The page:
I was a newly minted sophomore in college studying to be a teacher when my Professor wheeled in the bulky TV and flipped on a Senate subcommittee hearing that featured Dexter Manley. This is five years after the publication of “A Nation at Risk,” and in the infant stages of the current reform movement — we viewed a stunning and dramatic admission from a famous well known athlete named Dexter Manley. The former Washington Redskin great who also played in the Canadian Football League, and hailed from the great state of Texas admitted painfully and tearfully to the world that he could not read. It was a stunning admission in front of congress and an indictment on the entire educational system that allowed Dexter Manley to matriculate through college.
My professor shut off the television and looked at all of us and said “this is a game changer” and sadly he was right. It did change the game and after that testimony we saw the very first push for exit exams in high school, better known in today’s vernacular as accountability measures. The exit exams were simply to prevent kids from getting a diploma without the ability to read. Those exams were not to be used to rank schools, nor was it to expand for profit charter schools, it had nothing to do with school choice, and it was certainly was never intended to test kids 11-12 hours a semester — it was simply to insure kids who attain a diploma are literate.
Nothing more and nothing less.
The goal is on the mark and no one would argue that our public educational system should first and foremost insure people are literate. The ability to read and write is foundational and we failed as a system and as educators when we let the Dexter Manley’s of the world graduate with a diploma who were functionally illiterate. Shame on all of us that let that happen.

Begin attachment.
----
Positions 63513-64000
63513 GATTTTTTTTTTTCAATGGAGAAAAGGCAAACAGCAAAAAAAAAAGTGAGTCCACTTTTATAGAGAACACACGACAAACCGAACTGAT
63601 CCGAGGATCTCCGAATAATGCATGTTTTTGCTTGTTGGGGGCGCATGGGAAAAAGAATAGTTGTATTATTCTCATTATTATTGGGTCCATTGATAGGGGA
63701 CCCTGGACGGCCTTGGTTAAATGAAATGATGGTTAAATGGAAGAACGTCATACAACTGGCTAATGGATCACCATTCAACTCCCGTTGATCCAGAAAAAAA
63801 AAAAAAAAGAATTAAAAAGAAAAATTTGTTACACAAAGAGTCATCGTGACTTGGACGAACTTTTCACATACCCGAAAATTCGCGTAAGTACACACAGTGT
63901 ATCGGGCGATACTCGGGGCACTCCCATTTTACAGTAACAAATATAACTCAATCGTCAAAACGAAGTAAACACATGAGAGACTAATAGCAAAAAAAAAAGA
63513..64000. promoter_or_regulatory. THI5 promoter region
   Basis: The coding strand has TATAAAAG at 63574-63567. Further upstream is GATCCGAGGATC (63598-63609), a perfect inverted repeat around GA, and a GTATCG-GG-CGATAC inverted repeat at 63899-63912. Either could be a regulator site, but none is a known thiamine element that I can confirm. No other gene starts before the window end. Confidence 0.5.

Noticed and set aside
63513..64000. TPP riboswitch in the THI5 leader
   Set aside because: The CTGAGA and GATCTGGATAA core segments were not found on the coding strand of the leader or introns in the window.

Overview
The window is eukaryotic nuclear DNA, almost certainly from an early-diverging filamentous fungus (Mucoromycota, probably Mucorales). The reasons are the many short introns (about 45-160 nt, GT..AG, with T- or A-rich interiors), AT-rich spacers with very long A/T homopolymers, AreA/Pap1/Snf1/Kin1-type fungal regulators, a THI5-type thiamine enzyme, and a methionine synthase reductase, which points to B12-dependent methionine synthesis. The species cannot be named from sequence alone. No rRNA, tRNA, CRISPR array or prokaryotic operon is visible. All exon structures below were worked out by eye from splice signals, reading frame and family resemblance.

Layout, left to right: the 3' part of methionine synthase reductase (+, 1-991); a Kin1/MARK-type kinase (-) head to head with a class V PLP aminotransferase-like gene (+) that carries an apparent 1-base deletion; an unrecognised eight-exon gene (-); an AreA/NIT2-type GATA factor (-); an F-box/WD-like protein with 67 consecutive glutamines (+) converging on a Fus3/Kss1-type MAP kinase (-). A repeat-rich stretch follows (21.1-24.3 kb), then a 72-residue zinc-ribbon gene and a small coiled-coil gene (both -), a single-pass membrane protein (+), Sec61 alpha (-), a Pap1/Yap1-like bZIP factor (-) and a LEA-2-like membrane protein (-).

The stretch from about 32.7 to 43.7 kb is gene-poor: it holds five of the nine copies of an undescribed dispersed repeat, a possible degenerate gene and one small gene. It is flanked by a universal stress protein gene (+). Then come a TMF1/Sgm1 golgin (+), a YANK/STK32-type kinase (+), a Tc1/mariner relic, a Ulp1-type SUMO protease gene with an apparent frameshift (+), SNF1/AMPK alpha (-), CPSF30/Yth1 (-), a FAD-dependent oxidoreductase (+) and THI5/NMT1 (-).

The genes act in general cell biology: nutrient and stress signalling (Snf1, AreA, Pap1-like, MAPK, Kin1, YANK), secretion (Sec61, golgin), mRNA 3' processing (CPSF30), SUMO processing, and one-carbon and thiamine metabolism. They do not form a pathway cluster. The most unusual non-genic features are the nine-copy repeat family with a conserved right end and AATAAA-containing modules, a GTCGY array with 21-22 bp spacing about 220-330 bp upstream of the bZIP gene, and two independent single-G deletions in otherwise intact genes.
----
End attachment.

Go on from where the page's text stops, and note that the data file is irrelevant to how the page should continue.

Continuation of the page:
As we fast forward to today….
We are living in the thick of that educational reform movement nearly 30 years of legislation all meant to improve education outcomes, teachers, schools, and districts. We have suffered through Goals 2000, NCLB, and Race to the Top all meant to reform and transform the educational landscape.
Our skewed thinking has been, that if we test kids we can prevent those who cannot read, write and think from getting credentials like a diploma or an undergraduate degree. Yet the stark reality is — 45 million people in this country are functionally illiterate despite decades of exit exams and testing on steroids. The impact on our economy and society is great according to the Literacy Project 3 out of 4 people on welfare cannot read and 60% of our prison population is illiterate. This impacts taxpayers to a tune of 20 billion a year — yes that is billion with a B. Not being literate is a big deal and its impact is felt in all aspects of society.
Illiteracy is the problem that no one seems to talk about. Why is it we don’t hear the Secretary of Education Arne Duncan discuss illiteracy and its impact on school children? I never hear politicians or pundits speak of this basic issue…..and its impact on society. When was the last time we discussed welfare reform in the context of eradicating Illiteracy? We keep getting hung-up on choice, charter schools, vouchers, common core, and more and more testing and I, like many others fail to see the eventual goal of this reform movement? What is the Utopian outcome the reformers hope to achieve?
Dexter Manley made his personal struggle a national issue in 1989. Yet in 2015, illiteracy is still a national problem and one that is not going to be solved with more draconian accountability measures. Illiteracy cannot and will not be solved as long as we bash schools, teachers and administrators. All of this bashing and tearing down of public education has eroded the trust of the communities in which we serve. We can barely convince even our best students that education is the ticket to success so how can we expect those that struggle in school to believe in the power of education. We do need reform but the kind of reform that restores the goals we established for a truly public education in the first place. One fundamental goal of public education was and still is literacy for all children to insure everyone had an equal chance for success.